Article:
As a demand generation marketers, we know understanding our buyers at every stage of the buyer’s journey is important. However, more often than not, we focus on new customer acquisition, filling the pipeline with new prospects versus marketing to existing customers.
We know customers are important and customers can make or break an organization. It’s been said that it is more valuable (less expensive too) to retain a customer than acquire a new one for the recurring revenue and upsell and cross-sell potential, especially for SaaS companies.
In thinking about the value of customers from a marketing perspective, I keep reading and hearing about advocates, advocate marketing and frankly, am starting to see more than a few companies let their advocates do their talking for them and buyers are listening in. It just makes sense. If you have a satisfied customer, generally they are happy to spread the word, share their good experience and want others to have a similar, positive experience. Let’s face it, buyers trust their peers more than they trust marketers. It’s simple as that.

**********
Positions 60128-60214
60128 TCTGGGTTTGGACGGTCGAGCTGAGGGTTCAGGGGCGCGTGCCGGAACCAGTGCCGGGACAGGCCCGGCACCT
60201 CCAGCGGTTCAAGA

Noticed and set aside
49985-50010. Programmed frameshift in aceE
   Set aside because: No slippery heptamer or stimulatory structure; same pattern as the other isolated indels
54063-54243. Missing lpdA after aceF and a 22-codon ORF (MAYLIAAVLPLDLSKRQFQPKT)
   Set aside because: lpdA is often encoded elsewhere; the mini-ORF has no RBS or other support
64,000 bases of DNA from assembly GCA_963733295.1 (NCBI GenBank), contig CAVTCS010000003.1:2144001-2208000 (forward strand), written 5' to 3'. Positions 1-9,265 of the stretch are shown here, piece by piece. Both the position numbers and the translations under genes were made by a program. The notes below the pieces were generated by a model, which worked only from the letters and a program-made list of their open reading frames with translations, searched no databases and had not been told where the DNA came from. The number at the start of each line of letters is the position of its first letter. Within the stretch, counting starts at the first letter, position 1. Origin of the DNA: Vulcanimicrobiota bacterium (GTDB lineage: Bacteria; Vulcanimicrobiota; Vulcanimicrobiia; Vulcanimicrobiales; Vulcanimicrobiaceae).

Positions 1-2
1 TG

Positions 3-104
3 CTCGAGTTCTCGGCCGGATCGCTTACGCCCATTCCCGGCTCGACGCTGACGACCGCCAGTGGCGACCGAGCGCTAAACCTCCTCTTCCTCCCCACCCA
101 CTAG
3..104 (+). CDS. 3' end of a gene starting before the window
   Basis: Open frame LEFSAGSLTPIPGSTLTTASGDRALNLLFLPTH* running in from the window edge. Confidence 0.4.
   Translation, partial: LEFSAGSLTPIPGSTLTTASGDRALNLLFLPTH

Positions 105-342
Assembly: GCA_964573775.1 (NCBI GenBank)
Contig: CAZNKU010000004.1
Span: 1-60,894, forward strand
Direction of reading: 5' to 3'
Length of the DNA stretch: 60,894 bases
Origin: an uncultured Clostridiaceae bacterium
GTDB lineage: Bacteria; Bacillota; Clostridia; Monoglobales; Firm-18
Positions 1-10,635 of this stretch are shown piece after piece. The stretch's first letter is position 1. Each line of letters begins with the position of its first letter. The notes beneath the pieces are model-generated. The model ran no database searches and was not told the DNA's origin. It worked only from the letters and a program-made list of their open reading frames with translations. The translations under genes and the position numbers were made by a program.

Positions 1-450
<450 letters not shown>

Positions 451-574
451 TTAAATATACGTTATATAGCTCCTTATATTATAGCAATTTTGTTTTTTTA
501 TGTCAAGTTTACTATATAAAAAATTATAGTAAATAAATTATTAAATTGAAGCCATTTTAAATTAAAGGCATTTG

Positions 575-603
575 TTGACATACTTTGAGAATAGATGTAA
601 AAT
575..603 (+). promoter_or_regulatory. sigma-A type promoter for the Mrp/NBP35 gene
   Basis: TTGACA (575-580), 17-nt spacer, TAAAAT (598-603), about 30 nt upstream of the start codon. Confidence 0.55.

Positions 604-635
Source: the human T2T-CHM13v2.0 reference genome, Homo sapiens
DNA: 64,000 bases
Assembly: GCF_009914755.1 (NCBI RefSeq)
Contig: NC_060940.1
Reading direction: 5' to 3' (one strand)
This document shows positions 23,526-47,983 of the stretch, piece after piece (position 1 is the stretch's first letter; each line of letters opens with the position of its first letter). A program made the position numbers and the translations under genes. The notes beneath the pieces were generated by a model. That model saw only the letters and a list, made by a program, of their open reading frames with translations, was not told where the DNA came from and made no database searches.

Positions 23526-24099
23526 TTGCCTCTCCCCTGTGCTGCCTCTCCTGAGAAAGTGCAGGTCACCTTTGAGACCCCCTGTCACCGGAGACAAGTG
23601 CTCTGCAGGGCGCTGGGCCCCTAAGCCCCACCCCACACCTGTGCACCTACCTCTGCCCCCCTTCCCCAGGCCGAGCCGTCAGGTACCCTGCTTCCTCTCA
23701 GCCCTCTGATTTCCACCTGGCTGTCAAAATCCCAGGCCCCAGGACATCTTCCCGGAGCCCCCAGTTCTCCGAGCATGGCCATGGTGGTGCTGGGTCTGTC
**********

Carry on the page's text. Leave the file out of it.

What defines advocates or advocate marketing and why it is so important? According to the dictionary produced by Influitive, one of the leading Advocate Marketing solution providers, advocates are, “customers, partners, employees, influencers and other stakeholders who are willing to publicly support, endorse or recommend your company, products, or services.”
Why focus on advocates and advocacy marketing in B2B? According to a 2014 article by Hank Barnes, Research Director at Gartner, “Will 2014 be the Year of Advocacy Marketing?” reports that 60% of buyers say their number one source for understanding differentiation of technology providers were peers of same size. Sixty percent is a percentage a little too big to ignore.
The value of peer evaluation and recommendations are why you need to focus on your customers and help harness their enthusiasm so they can easily share them with your next customers.
As a marketer, I am not saying to stop focusing on demand generation, continue to fill that funnel and never stop working to connect with your buyer. However, I am gently reminding of the value of existing customers. Customers can and should be part of your demand generation strategy, don’t forget to engage with them post-sale, and now more than ever, don’t forget to help them become your advocates as well. Sixty percent of their peers rely on them – help them share your message.
*Want to learn more about advocate marketing? Listen to Jim Williams, VP of Marketing at Influitive talk about the power of advocates on Leadspace Radio.